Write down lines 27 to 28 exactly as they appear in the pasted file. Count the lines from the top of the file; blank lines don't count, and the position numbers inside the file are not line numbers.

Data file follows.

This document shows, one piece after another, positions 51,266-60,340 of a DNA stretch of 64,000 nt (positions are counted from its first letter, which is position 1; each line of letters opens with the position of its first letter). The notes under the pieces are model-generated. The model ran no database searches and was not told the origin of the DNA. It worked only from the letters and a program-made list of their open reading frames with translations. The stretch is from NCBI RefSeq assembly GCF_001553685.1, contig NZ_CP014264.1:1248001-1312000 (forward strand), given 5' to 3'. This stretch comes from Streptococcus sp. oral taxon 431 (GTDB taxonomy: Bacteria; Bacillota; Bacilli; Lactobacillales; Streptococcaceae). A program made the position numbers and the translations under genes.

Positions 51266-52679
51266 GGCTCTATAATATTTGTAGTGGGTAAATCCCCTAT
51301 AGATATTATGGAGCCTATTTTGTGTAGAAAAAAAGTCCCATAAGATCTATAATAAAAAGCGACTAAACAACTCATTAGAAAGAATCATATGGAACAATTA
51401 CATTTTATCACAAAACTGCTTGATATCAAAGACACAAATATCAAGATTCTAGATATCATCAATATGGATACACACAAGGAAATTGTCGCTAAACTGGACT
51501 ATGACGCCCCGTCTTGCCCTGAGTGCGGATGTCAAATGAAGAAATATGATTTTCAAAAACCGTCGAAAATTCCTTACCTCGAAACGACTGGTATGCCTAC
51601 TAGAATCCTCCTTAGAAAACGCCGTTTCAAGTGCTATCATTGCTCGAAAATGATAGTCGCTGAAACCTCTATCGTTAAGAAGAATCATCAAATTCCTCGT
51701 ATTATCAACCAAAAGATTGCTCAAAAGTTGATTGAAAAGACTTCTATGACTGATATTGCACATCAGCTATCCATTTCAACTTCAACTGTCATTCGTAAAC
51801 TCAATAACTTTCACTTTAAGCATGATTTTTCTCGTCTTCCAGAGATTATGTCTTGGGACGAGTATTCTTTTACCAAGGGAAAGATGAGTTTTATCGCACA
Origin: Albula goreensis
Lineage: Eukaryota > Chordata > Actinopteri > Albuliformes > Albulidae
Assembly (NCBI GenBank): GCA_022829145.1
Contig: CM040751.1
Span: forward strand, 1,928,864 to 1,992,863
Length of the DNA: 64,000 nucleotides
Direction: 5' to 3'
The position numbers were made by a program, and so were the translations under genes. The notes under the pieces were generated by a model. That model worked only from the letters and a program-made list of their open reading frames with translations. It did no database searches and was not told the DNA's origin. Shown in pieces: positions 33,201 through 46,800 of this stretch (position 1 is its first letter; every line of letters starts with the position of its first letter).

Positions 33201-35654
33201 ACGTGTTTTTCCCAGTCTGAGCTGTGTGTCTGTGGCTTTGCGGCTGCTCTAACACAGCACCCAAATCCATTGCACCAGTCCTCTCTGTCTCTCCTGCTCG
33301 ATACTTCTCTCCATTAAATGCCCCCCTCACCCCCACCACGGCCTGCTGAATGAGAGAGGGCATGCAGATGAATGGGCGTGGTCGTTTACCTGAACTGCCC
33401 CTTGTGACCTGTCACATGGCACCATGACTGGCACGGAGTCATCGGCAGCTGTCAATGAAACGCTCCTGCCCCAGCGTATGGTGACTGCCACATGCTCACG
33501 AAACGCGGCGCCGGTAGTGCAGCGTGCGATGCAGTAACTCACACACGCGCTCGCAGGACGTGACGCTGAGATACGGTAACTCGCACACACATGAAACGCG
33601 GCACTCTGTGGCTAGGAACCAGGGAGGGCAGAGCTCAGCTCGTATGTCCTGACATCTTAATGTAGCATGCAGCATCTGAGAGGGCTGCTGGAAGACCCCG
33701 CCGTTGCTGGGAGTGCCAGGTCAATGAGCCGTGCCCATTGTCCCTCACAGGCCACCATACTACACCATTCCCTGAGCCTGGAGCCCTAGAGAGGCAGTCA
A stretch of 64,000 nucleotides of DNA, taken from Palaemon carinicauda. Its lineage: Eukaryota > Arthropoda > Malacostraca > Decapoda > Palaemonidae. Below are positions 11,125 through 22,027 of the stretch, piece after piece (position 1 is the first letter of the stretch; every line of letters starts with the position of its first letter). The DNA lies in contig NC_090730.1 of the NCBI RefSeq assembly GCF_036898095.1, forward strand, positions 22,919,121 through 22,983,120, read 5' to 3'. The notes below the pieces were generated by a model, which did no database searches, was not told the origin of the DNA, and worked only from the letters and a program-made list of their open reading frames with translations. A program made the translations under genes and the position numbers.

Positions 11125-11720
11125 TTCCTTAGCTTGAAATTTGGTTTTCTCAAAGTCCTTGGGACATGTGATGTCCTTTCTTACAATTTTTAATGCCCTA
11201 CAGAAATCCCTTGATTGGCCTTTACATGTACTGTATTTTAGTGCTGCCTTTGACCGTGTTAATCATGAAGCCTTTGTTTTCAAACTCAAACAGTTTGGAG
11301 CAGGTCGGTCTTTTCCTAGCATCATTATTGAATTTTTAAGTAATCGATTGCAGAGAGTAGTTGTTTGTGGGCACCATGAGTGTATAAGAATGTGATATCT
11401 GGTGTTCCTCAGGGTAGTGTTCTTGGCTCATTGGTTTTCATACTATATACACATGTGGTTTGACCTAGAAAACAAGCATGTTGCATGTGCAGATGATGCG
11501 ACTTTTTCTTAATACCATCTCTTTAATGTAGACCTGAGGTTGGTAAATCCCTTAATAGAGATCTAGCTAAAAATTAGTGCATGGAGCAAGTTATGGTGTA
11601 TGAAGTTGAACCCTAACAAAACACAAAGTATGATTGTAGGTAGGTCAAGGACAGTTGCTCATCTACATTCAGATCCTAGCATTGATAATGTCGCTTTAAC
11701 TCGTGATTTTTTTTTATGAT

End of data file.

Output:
11125 TTCCTTAGCTTGAAATTTGGTTTTCTCAAAGTCCTTGGGACATGTGATGTCCTTTCTTACAATTTTTAATGCCCTA
11201 CAGAAATCCCTTGATTGGCCTTTACATGTACTGTATTTTAGTGCTGCCTTTGACCGTGTTAATCATGAAGCCTTTGTTTTCAAACTCAAACAGTTTGGAG